Two thirds of revenue generated outside China
The telecommunications equipment manufacturer said that the earnings disclosure was part of its “ongoing commitment as a private employee-owned company to be more open and transparent with stakeholders. “ The results will be audited by KPMG and will be outlined in the company’s annual report, due in April.
Chief Financial Officer Cathy Meng said that the growth achieved during the past year was down to an increased focus on customers, streamlining management and improving efficiency.
Huawei results 2012
“We insist on strictly controlling G&A expenses and allocate more resources to bolster the front line and ensure continuous improvements on customer delivery and service quality,” said Ms. Meng. “In addition, Huawei continued its ongoing management transformation, raising combined operating efficiency with an integrated financial services program.”
Huawei expects 2012 global sales revenue to reach £22.3bn, an 8 percent year-on-year increase, with two thirds of overall revenue generated outside China. It added that it expected overall revenue to grow between 10 and 12 percent in 2013.
“The convergence of mobile internet, smartphones, the digital and physical world is likely to generate hundreds of times more data in the coming years, which presents tremendous challenges as well as unprecedented opportunities for development of the ICT industry,” said Huawei. “Huawei believes that pipes with large bandwidth that can transmit and process massive data flow are the key to addressing these challenges and also Huawei’s key growth driver in the future.”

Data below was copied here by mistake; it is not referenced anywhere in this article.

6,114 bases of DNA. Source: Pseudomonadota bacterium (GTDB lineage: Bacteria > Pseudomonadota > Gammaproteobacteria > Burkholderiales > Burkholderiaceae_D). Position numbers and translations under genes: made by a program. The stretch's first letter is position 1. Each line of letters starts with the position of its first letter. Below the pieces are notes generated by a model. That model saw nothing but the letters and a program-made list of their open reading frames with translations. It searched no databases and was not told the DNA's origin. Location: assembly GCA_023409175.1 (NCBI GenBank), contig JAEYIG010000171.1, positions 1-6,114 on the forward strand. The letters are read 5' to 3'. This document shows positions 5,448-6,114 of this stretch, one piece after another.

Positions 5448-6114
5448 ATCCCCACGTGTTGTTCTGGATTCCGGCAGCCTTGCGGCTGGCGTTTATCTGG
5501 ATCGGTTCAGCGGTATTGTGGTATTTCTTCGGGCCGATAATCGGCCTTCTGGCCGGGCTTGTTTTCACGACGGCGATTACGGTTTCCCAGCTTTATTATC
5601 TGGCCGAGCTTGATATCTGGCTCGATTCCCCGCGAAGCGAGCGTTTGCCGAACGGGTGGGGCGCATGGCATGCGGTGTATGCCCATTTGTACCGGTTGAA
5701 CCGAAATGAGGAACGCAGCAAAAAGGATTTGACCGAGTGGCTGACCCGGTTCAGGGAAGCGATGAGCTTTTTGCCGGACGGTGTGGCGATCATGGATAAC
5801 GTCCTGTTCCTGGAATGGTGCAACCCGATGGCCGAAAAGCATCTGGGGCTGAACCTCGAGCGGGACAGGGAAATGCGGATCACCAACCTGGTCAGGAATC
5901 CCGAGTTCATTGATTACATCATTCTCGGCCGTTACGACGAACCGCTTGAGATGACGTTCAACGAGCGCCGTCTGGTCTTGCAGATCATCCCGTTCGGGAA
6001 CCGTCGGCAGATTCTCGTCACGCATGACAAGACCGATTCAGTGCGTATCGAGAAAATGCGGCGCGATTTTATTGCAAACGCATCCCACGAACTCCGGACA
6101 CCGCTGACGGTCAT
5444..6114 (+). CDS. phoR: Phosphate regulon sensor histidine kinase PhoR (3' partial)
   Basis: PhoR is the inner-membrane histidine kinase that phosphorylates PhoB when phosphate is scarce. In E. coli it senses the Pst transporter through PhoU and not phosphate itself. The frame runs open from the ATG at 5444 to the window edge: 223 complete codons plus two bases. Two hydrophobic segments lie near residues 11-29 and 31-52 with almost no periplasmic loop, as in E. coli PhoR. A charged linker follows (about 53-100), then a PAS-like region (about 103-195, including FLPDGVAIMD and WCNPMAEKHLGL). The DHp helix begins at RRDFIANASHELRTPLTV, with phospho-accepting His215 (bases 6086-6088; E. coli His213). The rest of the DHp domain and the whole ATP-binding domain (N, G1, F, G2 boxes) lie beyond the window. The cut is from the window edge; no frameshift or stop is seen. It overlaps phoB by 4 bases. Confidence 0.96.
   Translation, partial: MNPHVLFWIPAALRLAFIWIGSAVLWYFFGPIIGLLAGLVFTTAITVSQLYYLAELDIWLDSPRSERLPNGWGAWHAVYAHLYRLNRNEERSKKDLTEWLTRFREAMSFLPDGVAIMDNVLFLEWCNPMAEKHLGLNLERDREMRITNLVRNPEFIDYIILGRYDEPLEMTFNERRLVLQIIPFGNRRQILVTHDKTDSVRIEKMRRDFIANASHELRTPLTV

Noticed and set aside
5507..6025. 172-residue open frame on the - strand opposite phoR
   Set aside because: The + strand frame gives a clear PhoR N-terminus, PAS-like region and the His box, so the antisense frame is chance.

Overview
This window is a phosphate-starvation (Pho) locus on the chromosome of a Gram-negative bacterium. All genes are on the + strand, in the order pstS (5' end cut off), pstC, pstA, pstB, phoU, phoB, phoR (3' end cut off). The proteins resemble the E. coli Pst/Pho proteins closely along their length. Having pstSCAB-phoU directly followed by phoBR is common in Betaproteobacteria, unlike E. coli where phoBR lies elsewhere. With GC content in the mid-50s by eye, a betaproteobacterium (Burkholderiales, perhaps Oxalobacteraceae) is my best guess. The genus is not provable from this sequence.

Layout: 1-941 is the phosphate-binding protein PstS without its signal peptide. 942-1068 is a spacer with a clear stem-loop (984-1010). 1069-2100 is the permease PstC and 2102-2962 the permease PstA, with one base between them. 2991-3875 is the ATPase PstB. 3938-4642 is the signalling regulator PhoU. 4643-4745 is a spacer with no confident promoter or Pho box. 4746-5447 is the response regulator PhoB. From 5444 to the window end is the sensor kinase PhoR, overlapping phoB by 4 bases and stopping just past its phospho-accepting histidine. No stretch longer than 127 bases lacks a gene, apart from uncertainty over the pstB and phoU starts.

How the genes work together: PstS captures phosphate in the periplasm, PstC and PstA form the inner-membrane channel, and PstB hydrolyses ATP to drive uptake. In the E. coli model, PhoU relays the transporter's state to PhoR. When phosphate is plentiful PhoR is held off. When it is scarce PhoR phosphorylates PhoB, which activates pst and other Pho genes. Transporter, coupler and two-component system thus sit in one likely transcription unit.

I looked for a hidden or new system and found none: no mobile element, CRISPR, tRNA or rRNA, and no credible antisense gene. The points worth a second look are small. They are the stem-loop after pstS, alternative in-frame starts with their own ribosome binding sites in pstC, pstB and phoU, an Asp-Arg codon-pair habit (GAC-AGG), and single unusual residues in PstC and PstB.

Government security fears
Huawei continued its expansion into the European market during 2012, agreeing a £120 million network management deal with mobile operator Three and announcing plans to open a new research centre in Finland. The company has also pledged to spend £1.3 billion and create 500 jobs in the UK and will move to a new 140,000 square foot headquarters in Reading later this year. However, its expansion has been thwarted by accusations of state subsidies and security concerns.
Internal analysis at the EU has determined that Huawei and ZTE are damaging European producers of wireless networking equipment by dumping low-cost products in the EU. This, it says, is achieved by Chinese government support given to them and their customers.
The Intelligence Committee of the US House of Representatives, the lower house of Congress in the US, has also declared the two companies should not be allowed to sell their products in the US because Chinese state influence meant that their wares were likely to be used for espionage efforts.
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